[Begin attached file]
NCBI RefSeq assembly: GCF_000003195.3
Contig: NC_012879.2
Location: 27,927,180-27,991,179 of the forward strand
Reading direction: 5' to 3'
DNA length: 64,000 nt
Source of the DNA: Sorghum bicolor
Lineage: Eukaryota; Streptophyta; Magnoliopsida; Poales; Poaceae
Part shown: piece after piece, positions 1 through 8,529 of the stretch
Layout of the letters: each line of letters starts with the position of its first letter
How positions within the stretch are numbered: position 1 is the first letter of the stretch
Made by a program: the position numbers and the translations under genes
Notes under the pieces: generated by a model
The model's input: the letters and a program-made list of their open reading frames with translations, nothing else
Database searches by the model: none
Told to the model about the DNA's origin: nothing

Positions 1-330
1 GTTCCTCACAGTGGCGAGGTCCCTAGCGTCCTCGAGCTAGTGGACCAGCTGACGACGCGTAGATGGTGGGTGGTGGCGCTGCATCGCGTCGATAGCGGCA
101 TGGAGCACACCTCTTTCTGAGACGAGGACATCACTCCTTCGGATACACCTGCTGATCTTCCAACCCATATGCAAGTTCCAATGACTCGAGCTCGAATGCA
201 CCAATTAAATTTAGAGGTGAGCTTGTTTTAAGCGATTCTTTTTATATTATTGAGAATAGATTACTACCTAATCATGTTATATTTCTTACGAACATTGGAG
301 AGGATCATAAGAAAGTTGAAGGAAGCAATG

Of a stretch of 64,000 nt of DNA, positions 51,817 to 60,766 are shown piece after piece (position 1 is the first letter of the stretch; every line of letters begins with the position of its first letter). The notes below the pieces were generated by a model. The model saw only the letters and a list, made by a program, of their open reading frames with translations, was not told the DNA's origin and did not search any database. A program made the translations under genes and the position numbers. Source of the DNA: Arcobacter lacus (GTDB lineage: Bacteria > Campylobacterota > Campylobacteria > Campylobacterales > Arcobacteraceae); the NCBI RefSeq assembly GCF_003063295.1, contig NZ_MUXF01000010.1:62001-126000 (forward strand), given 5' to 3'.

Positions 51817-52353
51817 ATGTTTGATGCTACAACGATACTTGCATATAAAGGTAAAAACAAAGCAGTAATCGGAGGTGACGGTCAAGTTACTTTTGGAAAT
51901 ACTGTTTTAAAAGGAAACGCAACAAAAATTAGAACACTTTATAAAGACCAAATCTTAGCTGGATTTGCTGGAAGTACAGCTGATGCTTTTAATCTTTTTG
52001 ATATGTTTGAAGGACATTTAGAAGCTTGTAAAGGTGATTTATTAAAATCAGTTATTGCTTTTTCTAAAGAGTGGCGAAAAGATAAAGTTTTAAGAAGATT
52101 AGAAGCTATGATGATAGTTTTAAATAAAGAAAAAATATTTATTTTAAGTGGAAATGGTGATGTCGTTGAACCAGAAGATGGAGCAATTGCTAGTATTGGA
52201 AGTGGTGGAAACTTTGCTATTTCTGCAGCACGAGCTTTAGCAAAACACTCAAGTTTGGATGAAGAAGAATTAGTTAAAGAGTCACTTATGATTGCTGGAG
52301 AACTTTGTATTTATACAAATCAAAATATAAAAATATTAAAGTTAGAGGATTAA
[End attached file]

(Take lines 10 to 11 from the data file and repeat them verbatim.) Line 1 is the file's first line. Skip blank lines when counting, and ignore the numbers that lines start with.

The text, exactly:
How positions within the stretch are numbered: position 1 is the first letter of the stretch
Made by a program: the position numbers and the translations under genes